Courtesy: Business Standard
Discrimination faced by Mumbaikars...
If the housing societies in Mumbai (Bombay) are only meant for families (married couples), then the government of Maharashtra should make marriage compulsory in the state/city.
Or else the government should tell its citizens where will Unmarried, Divorcees, Bachelors, Spinsters live in the city of skyscrapers or is Bombay only for those who have families.
This is one of the greatest mental blocks of Mumbaikars, who otherwise want to bask in the FALSE HALO of Cosmopolitanism.
This disease (of not giving apartments to Bachelors, Muslims, etc on rent) is specially prevalent in housing societies where the Gujaratis, Marathis and North Indians (to some extent) abound; while the rest of the population is more or less okay with the concept.
The government of Maharashtra should take this matter seriously and devise laws to eradicate this malice ASAP, so that BOMBAY (and its suburbs) becomes free of discrimination based on Marital Status, Religion, etc. Or else the Honourable Supreme Court of India should step in, and give directions to the state or central governments -- so that the fundamental rights of its citizens enshrined in the constitution of India is not violated.
Sunday, February 23, 2014
Jewellers tell govt to reduce gold import duty to 2%
Though import duty increase had reduced import through official channel, it fuelled smuggling of the precious metal to India.
The Gems and Jewellery Export Promotion Council has demanded the government to reduce import duty on gold from the existing 10 per cent to two per cent. The council comes under the ministry of commerce. In a memorandum to the ministries of commerce and finance, GJEPC said the government, with duty hike on gold imports, had managed to bring the current account deficit under control.
“Since the imposition of 80:20 scheme (under which 20 per cent of imported gold should be supplied to jewellery exporters), the desired curb in the total import of gold has now been duly achieved. So the import duty should be rolled back to much lower rate, say two per cent,” said Vipul Shah, chairman of GJEPC.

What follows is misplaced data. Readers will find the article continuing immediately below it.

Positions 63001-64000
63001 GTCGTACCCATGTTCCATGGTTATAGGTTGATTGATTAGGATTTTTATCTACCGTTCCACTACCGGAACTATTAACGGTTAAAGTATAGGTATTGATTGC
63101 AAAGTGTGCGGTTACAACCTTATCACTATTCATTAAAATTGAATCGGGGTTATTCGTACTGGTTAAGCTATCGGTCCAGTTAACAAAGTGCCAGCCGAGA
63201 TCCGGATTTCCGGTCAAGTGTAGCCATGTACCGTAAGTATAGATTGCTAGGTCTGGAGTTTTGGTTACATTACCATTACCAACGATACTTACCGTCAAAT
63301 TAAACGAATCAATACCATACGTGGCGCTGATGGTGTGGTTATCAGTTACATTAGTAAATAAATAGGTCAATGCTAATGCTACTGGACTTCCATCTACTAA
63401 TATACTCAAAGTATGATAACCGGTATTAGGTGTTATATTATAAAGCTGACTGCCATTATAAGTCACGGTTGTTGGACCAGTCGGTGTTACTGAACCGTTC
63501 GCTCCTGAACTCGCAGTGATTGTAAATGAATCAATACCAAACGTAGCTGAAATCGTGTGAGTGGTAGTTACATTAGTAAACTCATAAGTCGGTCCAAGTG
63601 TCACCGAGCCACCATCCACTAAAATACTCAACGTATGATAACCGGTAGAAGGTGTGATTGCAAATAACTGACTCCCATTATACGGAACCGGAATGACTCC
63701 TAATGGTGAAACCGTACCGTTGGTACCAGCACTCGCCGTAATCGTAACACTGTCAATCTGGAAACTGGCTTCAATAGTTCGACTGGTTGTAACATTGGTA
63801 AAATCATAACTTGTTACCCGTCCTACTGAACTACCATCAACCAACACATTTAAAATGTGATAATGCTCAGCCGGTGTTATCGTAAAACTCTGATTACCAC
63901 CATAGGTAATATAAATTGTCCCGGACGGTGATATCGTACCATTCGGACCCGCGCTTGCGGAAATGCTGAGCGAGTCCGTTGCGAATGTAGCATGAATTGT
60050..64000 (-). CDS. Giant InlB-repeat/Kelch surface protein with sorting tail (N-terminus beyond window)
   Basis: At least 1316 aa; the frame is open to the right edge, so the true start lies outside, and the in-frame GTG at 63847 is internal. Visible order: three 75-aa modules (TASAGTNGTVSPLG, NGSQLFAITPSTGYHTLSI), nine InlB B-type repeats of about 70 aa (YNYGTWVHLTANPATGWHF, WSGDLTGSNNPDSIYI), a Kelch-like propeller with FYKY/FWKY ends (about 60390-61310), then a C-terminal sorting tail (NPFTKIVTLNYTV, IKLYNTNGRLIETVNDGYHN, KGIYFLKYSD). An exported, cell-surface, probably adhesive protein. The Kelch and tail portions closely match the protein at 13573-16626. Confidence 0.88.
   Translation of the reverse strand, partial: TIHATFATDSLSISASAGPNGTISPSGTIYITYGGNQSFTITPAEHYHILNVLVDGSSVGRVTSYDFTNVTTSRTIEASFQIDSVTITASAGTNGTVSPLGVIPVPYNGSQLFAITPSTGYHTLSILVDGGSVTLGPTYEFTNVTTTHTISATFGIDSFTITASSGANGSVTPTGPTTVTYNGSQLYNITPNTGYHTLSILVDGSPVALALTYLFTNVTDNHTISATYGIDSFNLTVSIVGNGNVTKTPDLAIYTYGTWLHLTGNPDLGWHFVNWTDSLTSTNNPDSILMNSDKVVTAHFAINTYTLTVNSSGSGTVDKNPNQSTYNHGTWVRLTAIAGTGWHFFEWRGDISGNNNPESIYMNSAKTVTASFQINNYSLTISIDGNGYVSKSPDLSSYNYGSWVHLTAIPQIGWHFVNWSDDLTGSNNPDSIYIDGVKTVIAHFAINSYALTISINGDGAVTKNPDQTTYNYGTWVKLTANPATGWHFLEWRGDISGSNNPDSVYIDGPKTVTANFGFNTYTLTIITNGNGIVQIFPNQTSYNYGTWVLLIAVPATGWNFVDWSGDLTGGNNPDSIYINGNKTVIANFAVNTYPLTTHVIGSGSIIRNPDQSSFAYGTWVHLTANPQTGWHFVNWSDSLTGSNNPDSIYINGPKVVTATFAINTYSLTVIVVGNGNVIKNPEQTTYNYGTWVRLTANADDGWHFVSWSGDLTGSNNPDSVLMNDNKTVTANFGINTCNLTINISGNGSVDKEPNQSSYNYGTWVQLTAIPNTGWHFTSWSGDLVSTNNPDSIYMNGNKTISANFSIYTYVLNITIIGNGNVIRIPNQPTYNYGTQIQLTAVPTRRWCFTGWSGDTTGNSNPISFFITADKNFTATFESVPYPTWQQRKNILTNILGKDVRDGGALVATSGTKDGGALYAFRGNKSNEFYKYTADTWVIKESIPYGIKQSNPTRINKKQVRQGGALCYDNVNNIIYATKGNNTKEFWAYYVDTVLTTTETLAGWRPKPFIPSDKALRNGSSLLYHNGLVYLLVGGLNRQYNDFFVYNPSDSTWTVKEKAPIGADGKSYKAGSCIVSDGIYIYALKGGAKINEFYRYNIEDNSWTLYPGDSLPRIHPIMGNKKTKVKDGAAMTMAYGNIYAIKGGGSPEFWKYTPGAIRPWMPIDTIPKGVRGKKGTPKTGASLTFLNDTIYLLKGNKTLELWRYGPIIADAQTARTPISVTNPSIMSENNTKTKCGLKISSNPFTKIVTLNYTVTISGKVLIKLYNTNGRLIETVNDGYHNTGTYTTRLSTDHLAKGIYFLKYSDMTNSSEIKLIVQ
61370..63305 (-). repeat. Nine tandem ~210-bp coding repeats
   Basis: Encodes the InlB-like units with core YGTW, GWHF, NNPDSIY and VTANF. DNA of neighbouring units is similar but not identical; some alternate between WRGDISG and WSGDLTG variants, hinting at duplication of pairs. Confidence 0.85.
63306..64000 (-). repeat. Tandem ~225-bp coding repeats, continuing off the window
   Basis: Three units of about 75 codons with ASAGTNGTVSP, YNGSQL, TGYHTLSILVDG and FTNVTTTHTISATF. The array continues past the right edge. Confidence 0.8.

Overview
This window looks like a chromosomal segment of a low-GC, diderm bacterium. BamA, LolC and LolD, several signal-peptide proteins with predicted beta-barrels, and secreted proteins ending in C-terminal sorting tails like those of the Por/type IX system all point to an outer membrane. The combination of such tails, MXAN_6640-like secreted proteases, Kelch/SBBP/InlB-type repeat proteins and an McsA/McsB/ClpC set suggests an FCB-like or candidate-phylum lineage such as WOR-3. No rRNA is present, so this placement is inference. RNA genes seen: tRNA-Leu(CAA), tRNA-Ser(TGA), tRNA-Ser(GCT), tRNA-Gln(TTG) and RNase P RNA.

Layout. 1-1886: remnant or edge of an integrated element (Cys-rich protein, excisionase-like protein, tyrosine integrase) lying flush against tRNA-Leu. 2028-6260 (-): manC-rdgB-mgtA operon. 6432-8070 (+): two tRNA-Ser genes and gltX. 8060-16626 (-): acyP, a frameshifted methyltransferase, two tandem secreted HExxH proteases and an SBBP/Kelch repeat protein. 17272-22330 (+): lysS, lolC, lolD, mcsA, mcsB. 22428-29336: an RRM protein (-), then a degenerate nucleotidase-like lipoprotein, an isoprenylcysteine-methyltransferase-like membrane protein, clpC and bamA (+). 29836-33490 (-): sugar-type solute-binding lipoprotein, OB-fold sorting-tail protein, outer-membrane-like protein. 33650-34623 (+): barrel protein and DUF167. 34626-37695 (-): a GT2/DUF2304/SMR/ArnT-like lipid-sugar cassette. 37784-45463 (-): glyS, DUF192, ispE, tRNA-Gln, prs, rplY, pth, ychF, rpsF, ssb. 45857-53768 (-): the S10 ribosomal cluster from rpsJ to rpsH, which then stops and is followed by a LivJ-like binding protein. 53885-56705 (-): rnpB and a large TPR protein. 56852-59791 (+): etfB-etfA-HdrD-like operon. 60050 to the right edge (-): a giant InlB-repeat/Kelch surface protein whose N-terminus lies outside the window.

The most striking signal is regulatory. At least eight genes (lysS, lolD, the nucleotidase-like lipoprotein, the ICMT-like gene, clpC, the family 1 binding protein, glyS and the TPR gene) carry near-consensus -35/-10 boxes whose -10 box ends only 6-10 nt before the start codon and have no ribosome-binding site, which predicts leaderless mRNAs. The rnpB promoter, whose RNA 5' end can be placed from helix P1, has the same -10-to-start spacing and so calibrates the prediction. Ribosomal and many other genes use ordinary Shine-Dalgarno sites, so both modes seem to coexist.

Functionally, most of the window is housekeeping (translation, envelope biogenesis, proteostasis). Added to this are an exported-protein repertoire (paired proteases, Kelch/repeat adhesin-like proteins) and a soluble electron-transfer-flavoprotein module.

Shah argued that restriction on gold import had affected export of gems and jewellery, which recorded a marginal 2.22 per cent fall to Rs 1,63,943 crore in the first 10 months between April 2013 and January 2014 as against Rs 1,67,670 crore in the corresponding period last year. Finance Minister P Chidambaram, in his post interim Budget discussion early this week, ruled out any such possibility in near future. “Any call on gold import duty reduction will be taken after due assessment of CAD and its impact on the economy,” he said.
Though import duty increase had reduced import through official channel, it fuelled smuggling of the precious metal to India, as consumer demand for gold remained robust.
“At present, the 10 per cent duty makes the operations of smuggling economically viable. If the import duty is rolled back, then the menace of smuggling will not be anymore productive and hence the leakage will be prevented. More so, smuggling is dangerous for the overall export business and the reputation of the Indian sector as per Responsible Gold and Dodd Frank Act,” said Shah.
Meanwhile, a global precious metals consultancy has estimated gold import through smuggling in India has doubled to 200 tonnes in 2013 from 112 tonnes in the previous year. Also, World Gold Council projected gold smuggling in India at 150 tonnes in 2013.
“If the import duty is so reduced then it will also reduce the transaction cost of exports in as much as the exporter will not be required to block his fund of as high as 10% till the inward remittance does not come,” Shah added.
GJEPC has once again submitted its plea towards revision of the import duty and is extremely optimistic of implementation keeping the macro objective of the increase in exports in consideration.
Courtesy: Business Standard